Did You Know?
Intense physical activity can cause sweating that can lead to magnesium loss from your body.
Why is Magnesium Important?
Magnesium, the mineral that is important to help maintain good cardiovascular health, has been shown to be one of the most vital minerals in our diet.
Magnesium's Role in Learning and Memory Performance
- Magnesium may help support learning and memory performance in aging adults.
- A proper magnesium level supports regulation of a key brain receptor involved in maintaining cognitive function.
- Magnesium is essential for the processes involved in supporting learning and memory.
- Adequate magnesium levels may help maintain proper communication amongst the nervous system and other body systems in aging adults.
- Maintaining proper magnesium levels helps regulate a key brain receptor important for supporting learning and memory function in aging adults.
What Does Magnesium Do?
- Magnesium has been linked to a wide range of vital health functions and is the mineral that is important to help maintain good cardiovascular health.
- Proper magnesium levels help maintain normal heart rhythms.
- Magnesium helps maintain blood pressure levels already within a normal range.
- Magnesium may help to maintain the function of the heart, muscles, and nervous system.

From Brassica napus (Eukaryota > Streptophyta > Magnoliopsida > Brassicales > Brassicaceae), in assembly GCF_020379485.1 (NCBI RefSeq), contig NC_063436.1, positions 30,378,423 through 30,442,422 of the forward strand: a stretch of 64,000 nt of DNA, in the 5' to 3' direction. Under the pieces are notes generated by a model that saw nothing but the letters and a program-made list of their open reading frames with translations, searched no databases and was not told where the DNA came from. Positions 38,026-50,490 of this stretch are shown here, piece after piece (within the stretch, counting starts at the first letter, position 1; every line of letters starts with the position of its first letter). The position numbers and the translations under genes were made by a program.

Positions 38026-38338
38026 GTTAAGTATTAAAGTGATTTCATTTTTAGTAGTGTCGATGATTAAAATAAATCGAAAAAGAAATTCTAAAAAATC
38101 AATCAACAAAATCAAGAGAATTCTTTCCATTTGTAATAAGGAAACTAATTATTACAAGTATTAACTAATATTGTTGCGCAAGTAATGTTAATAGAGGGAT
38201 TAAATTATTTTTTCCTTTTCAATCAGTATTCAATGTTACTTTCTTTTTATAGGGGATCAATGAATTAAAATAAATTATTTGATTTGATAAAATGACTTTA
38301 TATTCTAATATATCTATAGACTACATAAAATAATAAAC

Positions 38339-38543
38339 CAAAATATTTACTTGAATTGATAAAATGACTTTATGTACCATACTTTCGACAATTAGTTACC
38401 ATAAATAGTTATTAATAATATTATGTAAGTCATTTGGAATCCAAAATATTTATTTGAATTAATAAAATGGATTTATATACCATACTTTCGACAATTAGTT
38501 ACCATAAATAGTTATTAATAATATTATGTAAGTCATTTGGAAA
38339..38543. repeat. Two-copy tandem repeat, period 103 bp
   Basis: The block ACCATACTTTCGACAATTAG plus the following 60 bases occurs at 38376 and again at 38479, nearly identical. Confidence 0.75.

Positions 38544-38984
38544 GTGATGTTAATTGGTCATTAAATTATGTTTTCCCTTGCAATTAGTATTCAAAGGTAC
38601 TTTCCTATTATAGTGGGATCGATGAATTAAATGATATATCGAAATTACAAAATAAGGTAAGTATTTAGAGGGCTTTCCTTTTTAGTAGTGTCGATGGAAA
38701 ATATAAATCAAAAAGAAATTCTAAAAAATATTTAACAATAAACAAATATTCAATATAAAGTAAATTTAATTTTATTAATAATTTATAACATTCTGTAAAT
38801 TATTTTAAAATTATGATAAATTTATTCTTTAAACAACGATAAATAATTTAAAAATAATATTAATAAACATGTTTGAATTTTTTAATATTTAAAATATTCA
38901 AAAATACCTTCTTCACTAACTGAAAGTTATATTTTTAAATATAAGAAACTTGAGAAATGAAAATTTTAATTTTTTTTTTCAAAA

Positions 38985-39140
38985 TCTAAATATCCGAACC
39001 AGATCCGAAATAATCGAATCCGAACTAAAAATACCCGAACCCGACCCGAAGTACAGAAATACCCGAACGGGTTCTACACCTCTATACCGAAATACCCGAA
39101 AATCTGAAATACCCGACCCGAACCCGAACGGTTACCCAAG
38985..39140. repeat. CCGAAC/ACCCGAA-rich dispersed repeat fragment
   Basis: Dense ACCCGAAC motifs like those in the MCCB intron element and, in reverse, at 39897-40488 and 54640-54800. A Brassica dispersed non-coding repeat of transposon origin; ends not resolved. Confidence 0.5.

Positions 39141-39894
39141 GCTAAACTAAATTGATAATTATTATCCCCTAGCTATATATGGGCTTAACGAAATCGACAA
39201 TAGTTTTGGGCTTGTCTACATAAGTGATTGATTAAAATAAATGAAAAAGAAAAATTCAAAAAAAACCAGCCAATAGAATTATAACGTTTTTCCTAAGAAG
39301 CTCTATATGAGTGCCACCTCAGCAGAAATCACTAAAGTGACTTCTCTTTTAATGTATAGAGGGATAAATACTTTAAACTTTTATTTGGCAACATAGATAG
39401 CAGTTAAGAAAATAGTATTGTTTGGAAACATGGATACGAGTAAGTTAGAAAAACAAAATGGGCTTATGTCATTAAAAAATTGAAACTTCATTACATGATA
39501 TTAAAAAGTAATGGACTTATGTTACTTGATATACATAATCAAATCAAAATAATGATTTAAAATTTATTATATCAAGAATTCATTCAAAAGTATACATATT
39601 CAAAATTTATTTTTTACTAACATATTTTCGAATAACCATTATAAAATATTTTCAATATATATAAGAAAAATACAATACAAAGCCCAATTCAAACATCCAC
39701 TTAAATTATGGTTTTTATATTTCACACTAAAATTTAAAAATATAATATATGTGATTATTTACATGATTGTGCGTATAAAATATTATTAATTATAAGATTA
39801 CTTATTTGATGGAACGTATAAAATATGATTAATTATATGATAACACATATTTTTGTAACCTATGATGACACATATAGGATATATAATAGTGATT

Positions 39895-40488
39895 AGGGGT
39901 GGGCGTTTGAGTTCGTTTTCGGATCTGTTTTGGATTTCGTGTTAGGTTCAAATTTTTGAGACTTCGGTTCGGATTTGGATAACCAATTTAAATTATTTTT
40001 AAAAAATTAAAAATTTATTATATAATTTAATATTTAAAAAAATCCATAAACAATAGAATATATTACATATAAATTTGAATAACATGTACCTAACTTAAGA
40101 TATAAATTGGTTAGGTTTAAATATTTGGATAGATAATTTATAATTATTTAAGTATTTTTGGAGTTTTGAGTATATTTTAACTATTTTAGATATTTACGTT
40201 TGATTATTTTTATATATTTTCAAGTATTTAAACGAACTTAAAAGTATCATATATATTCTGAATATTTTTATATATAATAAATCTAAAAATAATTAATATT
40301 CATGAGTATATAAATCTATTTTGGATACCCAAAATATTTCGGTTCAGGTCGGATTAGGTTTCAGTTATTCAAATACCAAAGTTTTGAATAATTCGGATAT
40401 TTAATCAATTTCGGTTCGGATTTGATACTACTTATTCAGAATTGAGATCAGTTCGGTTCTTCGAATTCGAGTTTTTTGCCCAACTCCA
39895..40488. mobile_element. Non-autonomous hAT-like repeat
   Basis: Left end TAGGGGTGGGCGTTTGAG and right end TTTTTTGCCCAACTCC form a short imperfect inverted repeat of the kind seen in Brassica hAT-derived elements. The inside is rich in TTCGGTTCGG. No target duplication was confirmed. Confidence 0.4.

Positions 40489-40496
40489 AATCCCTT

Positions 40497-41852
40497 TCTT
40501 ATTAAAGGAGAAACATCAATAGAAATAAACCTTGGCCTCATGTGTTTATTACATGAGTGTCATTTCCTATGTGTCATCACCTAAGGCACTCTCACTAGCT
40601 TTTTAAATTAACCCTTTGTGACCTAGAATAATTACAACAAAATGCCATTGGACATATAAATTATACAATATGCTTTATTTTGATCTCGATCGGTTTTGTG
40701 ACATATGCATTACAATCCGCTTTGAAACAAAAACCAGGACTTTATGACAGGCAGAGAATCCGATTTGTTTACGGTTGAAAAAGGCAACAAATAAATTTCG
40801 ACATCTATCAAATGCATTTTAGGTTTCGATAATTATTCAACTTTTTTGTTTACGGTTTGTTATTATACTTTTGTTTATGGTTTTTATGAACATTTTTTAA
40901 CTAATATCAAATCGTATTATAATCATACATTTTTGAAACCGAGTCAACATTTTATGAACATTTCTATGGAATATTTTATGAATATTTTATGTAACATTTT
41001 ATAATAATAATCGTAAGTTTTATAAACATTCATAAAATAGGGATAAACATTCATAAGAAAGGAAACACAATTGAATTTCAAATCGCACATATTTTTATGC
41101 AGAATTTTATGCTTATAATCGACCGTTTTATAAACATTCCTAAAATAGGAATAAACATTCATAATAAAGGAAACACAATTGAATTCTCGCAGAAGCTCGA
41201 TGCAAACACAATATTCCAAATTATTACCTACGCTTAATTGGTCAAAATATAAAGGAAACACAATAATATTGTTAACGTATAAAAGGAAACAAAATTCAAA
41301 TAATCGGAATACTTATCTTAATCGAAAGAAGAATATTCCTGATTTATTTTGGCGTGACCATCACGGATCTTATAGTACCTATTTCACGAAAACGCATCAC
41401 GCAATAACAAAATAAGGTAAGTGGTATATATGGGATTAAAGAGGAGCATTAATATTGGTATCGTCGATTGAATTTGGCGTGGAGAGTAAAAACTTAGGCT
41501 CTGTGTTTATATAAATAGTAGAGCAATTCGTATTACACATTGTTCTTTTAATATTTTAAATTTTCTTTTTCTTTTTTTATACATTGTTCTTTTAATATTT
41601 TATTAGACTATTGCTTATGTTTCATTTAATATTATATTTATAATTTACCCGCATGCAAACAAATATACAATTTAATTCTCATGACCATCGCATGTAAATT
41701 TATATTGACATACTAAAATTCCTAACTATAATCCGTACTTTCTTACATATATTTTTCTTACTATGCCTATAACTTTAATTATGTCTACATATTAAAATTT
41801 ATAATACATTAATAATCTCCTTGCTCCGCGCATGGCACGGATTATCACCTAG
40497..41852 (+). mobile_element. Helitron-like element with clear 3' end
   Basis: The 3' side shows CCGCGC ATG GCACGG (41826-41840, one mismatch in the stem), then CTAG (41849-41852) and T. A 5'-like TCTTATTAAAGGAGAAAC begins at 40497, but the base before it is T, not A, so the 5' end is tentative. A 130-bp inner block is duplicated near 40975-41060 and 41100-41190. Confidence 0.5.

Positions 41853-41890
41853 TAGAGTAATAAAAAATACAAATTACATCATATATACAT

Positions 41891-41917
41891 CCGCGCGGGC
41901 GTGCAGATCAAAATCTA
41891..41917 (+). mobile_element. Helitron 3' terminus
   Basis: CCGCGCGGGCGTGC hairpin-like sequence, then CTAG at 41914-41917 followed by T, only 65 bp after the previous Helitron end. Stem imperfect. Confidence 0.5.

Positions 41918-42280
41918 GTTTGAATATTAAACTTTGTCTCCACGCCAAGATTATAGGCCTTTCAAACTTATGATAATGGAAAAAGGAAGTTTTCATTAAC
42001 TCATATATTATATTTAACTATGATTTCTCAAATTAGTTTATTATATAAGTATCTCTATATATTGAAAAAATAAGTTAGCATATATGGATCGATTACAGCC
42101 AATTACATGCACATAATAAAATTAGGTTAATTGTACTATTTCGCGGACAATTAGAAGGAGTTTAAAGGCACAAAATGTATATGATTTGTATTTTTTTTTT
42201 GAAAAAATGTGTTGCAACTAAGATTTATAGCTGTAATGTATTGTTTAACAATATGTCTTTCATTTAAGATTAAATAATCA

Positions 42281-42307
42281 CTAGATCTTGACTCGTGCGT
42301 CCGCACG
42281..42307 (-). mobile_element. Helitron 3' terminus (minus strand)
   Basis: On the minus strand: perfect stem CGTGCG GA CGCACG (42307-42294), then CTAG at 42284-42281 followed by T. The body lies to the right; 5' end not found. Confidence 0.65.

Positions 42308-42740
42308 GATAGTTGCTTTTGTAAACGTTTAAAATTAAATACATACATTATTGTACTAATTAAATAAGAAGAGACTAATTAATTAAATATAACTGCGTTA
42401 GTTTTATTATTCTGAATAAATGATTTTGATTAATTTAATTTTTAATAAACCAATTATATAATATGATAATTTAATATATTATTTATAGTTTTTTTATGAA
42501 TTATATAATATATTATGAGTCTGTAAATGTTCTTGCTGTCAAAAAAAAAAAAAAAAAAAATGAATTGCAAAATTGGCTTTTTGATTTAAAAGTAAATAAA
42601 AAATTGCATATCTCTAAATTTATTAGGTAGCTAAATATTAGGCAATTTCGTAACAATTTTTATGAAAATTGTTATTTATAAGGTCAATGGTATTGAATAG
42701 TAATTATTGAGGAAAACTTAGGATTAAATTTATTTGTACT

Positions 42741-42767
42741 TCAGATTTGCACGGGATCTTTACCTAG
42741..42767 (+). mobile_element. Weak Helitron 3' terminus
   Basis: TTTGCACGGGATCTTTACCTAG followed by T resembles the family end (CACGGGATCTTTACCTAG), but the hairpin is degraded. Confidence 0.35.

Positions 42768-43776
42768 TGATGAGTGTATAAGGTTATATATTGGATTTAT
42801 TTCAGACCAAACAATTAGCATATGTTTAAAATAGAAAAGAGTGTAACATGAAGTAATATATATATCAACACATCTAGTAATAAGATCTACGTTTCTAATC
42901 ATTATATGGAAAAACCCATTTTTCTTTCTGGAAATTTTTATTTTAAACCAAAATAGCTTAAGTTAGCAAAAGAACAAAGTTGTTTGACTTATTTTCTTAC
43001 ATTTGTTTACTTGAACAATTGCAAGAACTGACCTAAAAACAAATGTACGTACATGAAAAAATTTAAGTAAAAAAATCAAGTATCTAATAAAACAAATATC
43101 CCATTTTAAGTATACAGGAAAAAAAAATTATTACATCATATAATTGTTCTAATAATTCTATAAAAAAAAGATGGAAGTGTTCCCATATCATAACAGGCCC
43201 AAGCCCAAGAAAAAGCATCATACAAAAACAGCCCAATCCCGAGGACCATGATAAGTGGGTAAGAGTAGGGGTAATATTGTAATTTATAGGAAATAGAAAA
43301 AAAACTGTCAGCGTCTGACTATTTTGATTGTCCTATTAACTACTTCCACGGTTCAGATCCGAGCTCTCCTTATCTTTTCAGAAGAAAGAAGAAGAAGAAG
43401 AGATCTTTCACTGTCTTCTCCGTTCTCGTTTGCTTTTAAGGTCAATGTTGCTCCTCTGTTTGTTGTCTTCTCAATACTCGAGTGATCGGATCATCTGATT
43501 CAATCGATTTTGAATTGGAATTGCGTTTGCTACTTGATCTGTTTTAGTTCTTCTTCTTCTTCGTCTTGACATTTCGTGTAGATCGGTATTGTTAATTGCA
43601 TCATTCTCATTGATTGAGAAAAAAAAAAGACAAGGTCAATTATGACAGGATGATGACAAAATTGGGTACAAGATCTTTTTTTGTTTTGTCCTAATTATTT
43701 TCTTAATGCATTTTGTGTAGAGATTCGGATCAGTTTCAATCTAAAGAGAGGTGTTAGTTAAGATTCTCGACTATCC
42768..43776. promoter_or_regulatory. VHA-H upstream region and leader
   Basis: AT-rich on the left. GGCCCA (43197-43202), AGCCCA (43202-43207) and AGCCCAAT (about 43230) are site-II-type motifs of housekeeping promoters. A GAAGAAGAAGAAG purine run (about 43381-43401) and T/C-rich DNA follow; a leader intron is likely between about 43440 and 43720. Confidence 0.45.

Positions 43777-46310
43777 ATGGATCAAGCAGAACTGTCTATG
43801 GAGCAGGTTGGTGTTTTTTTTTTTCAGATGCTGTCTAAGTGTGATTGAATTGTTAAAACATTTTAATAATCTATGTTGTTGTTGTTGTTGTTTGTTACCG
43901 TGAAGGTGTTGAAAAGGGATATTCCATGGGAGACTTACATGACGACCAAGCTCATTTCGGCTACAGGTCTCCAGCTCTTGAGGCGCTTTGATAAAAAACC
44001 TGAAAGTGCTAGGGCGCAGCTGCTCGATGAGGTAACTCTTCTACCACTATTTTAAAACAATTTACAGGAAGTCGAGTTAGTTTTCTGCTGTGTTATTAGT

- Magnesium is necessary for the role it plays in helping the body to utilize calcium and potassium properly.
- Magnesium is necessary for normal protein synthesis, carbohydrate metabolism, proper muscle function and helps to absorb calcium and potassium.
- Calcium helps ensure strong bones and teeth and is necessary for normal nerve and muscle function.
- Magnesium is essential for normal energy metabolism and nucleic acid synthesis.
- Magnesium levels can be depleted by many medications, including loop/thiazide diuretics.
- Magnesium is essential for the functioning of over 300 enzymes.
How Common is Magnesium Deficiency?
According to the US Department of Agriculture (USDA), 7 out of 10 of Americans don't get enough magnesium from diet alone. Adults with certain illnesses, chronic conditions, or taking medicines that are associated with magnesium depletion may be at particular risk of developing a deficiency.
Adults at risk of magnesium depletion may include:
Adults with uncontrolled Type 2 diabetes have a high risk of magnesium deficiency. Up to 48% of Type 2 diabetics reportedly experience low blood magnesium levels (hypomagnesemia).
Up to 90% of patients administered cisplatin have reportedly developed hypomagnesemia.
Long-term use of diuretics may also cause hypokalemia. Potassium depletion is associated with diminished magnesium reabsorption and may lead to increased magnesium excretion.
Medical conditions which may be associated with magnesium depletion include: extensive bowel resection, intestinal or biliary fistulas, celiac disease, ulcerative colitis, Crohn's disease, protein calorie malnutrition, hyperaldosteronism, hyperparathyroidism, hyperthyroidism, and pancreatic insufficiency.
Medications that can deplete magnesium include: Aminoglycosides: amikacin, gentamicin, neomycin, streptomycin, tobramycin. Loop/thiazide diuretics: furosemide, bumetanide, chlorthalidone, ethacrynic acid, hydrochlorothiazide, indapamide, metolazone, torsemide
Others: cyclosporine, cisplatin, carboplatin, pentamidine, foscarnet, ticarcillin, amphotericin, digoxin, tacrolimus, sirolimus, aldesleukin, gemtuzumab, acetazolamide.